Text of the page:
TACOMA, Wash. ― Renato Nunes is at it again.
In an effort to prove a point, the 2010 World Champion has switched from using a Brazilian style bull rope to an American rope.
“We have to show them that it’s not what they think,” said Nunes, regarding the longstanding notion the Brazilian rope, which pulls from the opposite side as the American ropes, creates an unfair advantage for Brazilian riders in that it can be pulled tighter than its counterpart.
“That’s not true.”
Nunes said that after using his old rope for seven months before it was deemed illegal during a random rope-check at a Built Ford Tough Series event in Anaheim, Calif.
Handles on bull ropes – regardless of style – need to have no more than a 3-and-a-half inch space over the top of the rope. Nunes’ handle, which was measured with a 2-by-4 block, was said to have a larger gap.
He is no longer able to use that particular rope.
J.W. Hart explains the difference between the American bull rope and the Brazilian.
Nunes also explained that in Anaheim he had to borrow ropes based on where he was in the draw for each round. He finished 1-for-3 and missed out on the Built Ford Tough Championship Round.
“I had to get on three bulls with three different ropes,” Nunes said.
He added, “I had two good bulls,” in reference to the two bulls – Old Souland Kung Fu Panda – that he bucked off using an unfamiliar rope.
The following two weeks he was 1-for-3 in St. Louis and 0-for-2 in Kansas City, Mo.
Instead of having a new Brazilian style rope braided, Nunes had his brother Marcel braid him an American rope, which he debuted last week in Phoenix.
Nunes said he felt as though he rode just as good with his new rope.
He was 2-for-3, including a 92.5-point ride on Air Time in the final round.
Renato Nunes puts up 92.50 points on Jared Allen’s H4WW Air Time in the championship round of the Bass Pro Chute Out in Phoenix.
Asked if he would continue using the American style rope, Nunes replied, “I think so. Yes, I’m going to keep with the American.”
In talking about his first experience with an American rope, Nunes said “it’s a little weird” in the bucking chute going through his routine on the opposite side—though he still rides with his left hand in the rope.
“Once my rope is pulled I feel good,” he said. “It’s OK.”
This is not the first time Nunes has stood up to make a statement against what he feels has been unfair treatment.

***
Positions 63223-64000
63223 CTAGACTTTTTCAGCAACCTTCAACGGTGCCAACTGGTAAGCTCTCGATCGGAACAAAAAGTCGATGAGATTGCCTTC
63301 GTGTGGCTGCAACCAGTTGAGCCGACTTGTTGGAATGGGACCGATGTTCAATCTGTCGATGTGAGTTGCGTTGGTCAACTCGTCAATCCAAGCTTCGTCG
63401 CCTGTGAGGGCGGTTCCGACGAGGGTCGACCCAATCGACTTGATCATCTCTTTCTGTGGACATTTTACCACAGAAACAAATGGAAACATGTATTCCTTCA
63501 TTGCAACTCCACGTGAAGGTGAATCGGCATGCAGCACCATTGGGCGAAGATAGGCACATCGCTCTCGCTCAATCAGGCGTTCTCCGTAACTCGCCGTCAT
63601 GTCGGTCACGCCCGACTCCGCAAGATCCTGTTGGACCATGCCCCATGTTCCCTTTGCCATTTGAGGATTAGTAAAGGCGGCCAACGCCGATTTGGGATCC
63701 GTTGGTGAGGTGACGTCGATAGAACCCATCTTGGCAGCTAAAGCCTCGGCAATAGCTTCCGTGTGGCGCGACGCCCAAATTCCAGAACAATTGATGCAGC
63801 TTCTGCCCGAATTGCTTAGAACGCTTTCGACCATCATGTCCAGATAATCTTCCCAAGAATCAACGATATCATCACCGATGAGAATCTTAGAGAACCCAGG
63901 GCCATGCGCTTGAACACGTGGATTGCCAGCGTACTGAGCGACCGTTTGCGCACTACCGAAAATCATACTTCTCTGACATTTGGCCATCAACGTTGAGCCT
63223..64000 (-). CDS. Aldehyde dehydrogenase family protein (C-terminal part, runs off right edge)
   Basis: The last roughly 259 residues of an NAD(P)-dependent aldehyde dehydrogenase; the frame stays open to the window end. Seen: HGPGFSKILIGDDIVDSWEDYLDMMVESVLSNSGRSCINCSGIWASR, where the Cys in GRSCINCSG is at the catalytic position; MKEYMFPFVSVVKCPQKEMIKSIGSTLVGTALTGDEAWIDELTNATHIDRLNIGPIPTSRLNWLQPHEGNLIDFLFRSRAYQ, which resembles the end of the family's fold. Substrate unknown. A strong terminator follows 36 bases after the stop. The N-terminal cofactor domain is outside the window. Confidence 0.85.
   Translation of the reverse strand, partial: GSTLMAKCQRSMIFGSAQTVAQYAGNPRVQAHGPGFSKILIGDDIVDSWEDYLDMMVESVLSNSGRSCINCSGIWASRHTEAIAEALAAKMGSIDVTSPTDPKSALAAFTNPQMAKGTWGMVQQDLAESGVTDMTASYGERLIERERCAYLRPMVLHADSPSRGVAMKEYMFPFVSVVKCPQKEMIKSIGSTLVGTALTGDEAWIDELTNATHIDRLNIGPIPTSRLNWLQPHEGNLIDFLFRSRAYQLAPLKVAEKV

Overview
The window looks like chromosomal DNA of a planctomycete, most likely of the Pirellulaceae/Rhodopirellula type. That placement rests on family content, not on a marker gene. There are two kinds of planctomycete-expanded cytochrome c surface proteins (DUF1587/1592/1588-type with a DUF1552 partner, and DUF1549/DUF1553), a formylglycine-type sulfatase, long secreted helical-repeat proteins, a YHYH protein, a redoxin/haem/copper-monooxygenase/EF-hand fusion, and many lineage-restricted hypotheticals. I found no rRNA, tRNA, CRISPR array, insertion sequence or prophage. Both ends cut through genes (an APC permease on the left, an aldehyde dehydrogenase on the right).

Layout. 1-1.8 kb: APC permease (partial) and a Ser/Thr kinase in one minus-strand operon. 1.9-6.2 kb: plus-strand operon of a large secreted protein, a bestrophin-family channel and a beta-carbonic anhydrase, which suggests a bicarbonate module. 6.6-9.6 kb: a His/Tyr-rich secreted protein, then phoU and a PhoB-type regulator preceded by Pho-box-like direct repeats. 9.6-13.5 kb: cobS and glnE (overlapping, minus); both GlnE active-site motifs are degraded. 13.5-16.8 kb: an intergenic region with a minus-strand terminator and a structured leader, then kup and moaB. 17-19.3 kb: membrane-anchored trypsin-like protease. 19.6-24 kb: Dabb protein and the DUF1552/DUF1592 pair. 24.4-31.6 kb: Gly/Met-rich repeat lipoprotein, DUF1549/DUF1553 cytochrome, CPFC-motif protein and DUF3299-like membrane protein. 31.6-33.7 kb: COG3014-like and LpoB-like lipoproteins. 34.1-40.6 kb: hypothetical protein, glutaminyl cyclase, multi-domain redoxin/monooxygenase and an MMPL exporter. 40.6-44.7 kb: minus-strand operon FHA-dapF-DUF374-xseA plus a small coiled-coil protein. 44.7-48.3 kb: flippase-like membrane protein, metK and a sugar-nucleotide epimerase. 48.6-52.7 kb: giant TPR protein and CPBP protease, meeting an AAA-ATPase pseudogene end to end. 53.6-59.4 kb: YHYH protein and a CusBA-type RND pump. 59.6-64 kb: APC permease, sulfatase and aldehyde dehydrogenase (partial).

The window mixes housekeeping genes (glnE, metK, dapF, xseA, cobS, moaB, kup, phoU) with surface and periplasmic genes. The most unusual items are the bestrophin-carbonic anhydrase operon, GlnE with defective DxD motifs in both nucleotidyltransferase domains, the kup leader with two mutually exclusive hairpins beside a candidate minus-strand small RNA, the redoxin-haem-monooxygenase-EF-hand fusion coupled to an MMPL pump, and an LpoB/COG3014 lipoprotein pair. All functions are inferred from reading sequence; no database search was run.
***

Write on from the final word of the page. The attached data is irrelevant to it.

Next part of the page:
In 2010, he was involved in a controversial challenge after arguing with former judge Jim Bob Custer.
Custer, who was a back judge at an event in Greenville, S.C., missed a slap plainly seen by everyone in that corner of the arena and Nunes pushed the challenge button asking for the replay judge to take another look at what would have otherwise been a qualified ride for Ryan McConnel.
The call was overturned and McConnel was given a no-score.
Nunes said he had no problems or issues with McConnel, who was one of his closer friends on the tour. However, it was first time those closely involved in the PBR could ever recall a rider challenging the score of a fellow competitor.
At the time, nine-time World Champion and PBR co-founder Ty Murraysaid with the money available to riders he didn’t know why challenges like that one didn’t happen more often.
It’s not uncommon for riders to “get away” with infractions like slapping a bull with a free hand or catching the knots in the rope with their spurs.
With regard to the growing debate involving ropes, Murray also doesn’t believe the Brazilian rope pulls any tighter than any other rope nor does he think it creates any additional leverage based which side the rope is pulled from.
“A guy can only pull a rope just so tight,” he said.
Last week’s fourth-place finish was Nunes’ first Top-5 performance of 2014 and only his second Top-10 finish since the second BFTS event of the season in Chicago.
Four times in the previous nine seasons Nunes has been ranked in the Top 10. This year, he had been struggling outside the Top 30. It’s a surprising turn of events for a guy who holds the all-time PBR record of five consecutive 90-plus point bull rides, which he set four years ago this month.
His riding average is down nearly 12 points from his career average of 47.8 percent.
But his strong showing in Phoenix moved him to 27th in the world standings and he hopes to continue his recent good fortunes.
“If I draw good bulls like I did last weekend I can win a lot of money,” said Nunes, who later added. “I’m so happy to ride like that.”
Follow Keith Ryan Cartwright on Twitter @PBR_KRC.
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